Chicago Genealogy: Chicago German-Language Newspapers

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Chicago Genealogy: Chicago German-Language Newspapers

Chicago Genealogy: Chicago German-Language Newspapers
are an invaluable source for German genealogical research in Chicago.

Chicago Genealogy: Chicago German-Language Newspapers

Gottfried Hann’s obituary

I’ve been working on the list of research resources for finding German ancestors in Chicago and there is a LOT of good stuff out there. I can’t stress enough what a valuable research tool the German-language newspapers are. Without an obituary in a Chicago German-language newspaper for my great-grandfather, he’d still be a complete brick wall.

Tomorrow and Thursday I’ll be posting the rest of my German-American resources for Chicago, including church records, organizations, archives, and more.

And also note: Every single one of my Chicago German-American ancestors turned out to be in fact Prussians. My ancestors were from Posen and Pomerania, which is now in Poland. As you know, Germany’s borders were very fluid in the 19th century and after World War II. However, I think in nearly all cases of Prussian ancestry, you are better served consulting German resources rather than Polish ones. My obituaries for my Prussians and Austrians were found in German-language newspapers, for example.

German-Language Newspapers Published in Chicago

German-language newspapers are an invaluable source for German genealogical research in Chicago. Obituaries that would not have appeared in English language papers often appear in German-language papers. The Chicago History Museum (formerly Chicago Historical Society) and The Newberry Library have the largest collections of German-language newspapers on microfilm. If you cannot do your research in person, the Newberry offers a list of genealogists for hire.

The leading papers were:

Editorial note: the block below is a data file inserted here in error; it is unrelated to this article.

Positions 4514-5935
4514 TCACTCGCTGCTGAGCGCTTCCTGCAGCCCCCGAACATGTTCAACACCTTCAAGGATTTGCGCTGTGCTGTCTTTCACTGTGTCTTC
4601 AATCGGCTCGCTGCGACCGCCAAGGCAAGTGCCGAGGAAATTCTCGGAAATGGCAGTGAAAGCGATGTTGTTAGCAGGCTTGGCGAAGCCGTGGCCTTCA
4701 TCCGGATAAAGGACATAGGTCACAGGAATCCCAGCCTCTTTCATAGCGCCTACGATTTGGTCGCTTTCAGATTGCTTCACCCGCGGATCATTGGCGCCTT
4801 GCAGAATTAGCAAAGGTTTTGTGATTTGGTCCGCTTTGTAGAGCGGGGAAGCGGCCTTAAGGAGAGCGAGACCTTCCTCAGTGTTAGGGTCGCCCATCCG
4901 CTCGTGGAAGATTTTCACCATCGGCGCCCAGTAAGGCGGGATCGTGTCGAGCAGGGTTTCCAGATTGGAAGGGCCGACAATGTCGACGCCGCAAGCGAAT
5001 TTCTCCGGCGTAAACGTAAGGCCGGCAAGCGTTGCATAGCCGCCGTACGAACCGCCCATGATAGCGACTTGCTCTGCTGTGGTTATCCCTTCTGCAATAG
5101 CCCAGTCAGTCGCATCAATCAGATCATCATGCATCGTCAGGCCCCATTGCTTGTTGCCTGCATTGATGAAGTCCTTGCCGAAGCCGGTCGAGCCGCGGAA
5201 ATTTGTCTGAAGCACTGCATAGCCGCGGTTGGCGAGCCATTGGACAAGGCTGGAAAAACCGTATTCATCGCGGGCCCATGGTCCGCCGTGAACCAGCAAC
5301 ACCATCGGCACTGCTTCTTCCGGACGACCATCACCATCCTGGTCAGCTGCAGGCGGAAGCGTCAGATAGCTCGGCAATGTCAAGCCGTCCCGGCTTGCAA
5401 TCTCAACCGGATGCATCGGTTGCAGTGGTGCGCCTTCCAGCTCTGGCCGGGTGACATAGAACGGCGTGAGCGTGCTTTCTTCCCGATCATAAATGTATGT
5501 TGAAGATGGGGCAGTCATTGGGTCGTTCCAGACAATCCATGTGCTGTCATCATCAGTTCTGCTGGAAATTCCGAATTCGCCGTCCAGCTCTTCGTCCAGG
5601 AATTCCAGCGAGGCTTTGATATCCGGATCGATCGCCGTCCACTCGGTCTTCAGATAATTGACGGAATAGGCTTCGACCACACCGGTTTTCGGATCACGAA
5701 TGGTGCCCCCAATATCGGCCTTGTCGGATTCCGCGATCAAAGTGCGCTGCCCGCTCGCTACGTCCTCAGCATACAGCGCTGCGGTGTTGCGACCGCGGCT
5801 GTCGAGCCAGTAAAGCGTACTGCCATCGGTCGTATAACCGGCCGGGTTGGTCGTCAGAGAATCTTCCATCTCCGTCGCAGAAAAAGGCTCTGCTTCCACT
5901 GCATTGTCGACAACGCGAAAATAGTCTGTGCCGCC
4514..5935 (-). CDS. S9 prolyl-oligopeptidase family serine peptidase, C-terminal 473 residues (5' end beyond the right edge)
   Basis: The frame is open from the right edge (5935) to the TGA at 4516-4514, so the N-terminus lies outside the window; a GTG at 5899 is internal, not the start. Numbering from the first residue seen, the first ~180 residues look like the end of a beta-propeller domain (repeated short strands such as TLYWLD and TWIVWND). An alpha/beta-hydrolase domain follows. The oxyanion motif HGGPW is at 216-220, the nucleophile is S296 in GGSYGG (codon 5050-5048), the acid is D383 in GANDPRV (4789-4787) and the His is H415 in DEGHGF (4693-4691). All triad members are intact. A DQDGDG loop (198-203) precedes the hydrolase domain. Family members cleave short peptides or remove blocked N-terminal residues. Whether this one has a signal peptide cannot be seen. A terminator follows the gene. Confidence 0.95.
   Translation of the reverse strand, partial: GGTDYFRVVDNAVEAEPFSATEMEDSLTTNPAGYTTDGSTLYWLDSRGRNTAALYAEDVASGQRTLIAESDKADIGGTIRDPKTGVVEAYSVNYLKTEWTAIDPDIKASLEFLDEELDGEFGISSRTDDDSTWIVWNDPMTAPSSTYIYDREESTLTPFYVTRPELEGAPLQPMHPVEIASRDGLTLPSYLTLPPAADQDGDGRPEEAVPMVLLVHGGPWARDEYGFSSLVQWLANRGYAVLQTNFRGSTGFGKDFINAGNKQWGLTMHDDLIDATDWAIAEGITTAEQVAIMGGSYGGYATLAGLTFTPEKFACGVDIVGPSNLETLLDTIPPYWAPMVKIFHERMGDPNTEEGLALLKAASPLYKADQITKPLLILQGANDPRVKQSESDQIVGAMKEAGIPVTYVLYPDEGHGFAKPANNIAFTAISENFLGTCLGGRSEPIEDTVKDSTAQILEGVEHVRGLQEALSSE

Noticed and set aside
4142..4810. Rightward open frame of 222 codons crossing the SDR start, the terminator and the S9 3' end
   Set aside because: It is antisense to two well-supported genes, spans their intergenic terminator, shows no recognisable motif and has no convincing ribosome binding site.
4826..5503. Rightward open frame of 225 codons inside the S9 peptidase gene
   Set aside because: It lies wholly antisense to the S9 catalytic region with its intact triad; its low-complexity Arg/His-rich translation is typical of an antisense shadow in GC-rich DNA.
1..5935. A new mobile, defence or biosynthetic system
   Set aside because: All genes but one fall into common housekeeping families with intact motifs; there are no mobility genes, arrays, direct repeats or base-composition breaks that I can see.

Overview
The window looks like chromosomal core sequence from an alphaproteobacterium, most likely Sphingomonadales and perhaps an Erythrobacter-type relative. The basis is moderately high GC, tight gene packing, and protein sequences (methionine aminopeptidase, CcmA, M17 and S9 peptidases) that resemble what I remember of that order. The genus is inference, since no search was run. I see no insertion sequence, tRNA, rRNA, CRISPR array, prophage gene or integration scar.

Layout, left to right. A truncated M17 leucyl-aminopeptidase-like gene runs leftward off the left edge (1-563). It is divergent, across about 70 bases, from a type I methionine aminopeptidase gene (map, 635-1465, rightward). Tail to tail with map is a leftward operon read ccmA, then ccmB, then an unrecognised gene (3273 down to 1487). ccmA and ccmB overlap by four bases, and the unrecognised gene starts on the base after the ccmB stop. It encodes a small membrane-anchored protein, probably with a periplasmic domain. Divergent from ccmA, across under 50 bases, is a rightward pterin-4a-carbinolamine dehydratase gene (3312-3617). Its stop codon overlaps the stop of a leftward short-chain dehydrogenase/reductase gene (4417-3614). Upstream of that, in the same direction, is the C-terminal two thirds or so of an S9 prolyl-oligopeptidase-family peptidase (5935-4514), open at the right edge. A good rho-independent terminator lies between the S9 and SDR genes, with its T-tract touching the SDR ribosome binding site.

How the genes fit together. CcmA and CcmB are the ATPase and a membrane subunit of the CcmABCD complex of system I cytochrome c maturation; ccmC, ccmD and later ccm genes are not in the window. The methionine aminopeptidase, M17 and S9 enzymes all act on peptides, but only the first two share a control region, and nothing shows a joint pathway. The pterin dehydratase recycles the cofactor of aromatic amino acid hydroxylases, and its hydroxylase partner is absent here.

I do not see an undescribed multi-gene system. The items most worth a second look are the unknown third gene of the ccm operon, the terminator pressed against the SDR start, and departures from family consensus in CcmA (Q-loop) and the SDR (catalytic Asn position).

• Abendpost and the Sunday edition, Sonntagpost, 1889-1929 and 1977-1978

  • Illinois Staats-Zeitung, 1871 – 1900

Chronicling America has digitized the following paper, available for browsing online here: http://chroniclingamerica.loc.gov/lccn/sn83045868/

  • Vorbote. 1874-1924

Chicago Foreign Language Press Survey

This survey was published in 1942 by the Chicago Public Library Omnibus Project of the Works Progress Administration of Illinois. The project’s purpose was to translate and classify selected news articles that appeared in the foreign language press from 1855 to 1938. The project consists of 120,000 typewritten pages translated from newspapers of 22 different foreign language communities in Chicago

The CFLPS is a unique way of getting access to ethnic newspapers in a number of languages from the late nineteenth and early twentieth centuries — many of which are difficult or impossible to find anywhere else.

The CFLPS does not contain the full run of any particular newspaper; it does contain a selection of translated articles based on topics that were thought to be important in the 1930s. German-language collection includes multiple volumes.

 

Chart of Selected Chicago Foreign Language Daily Newspapers

Illinois Newspaper Project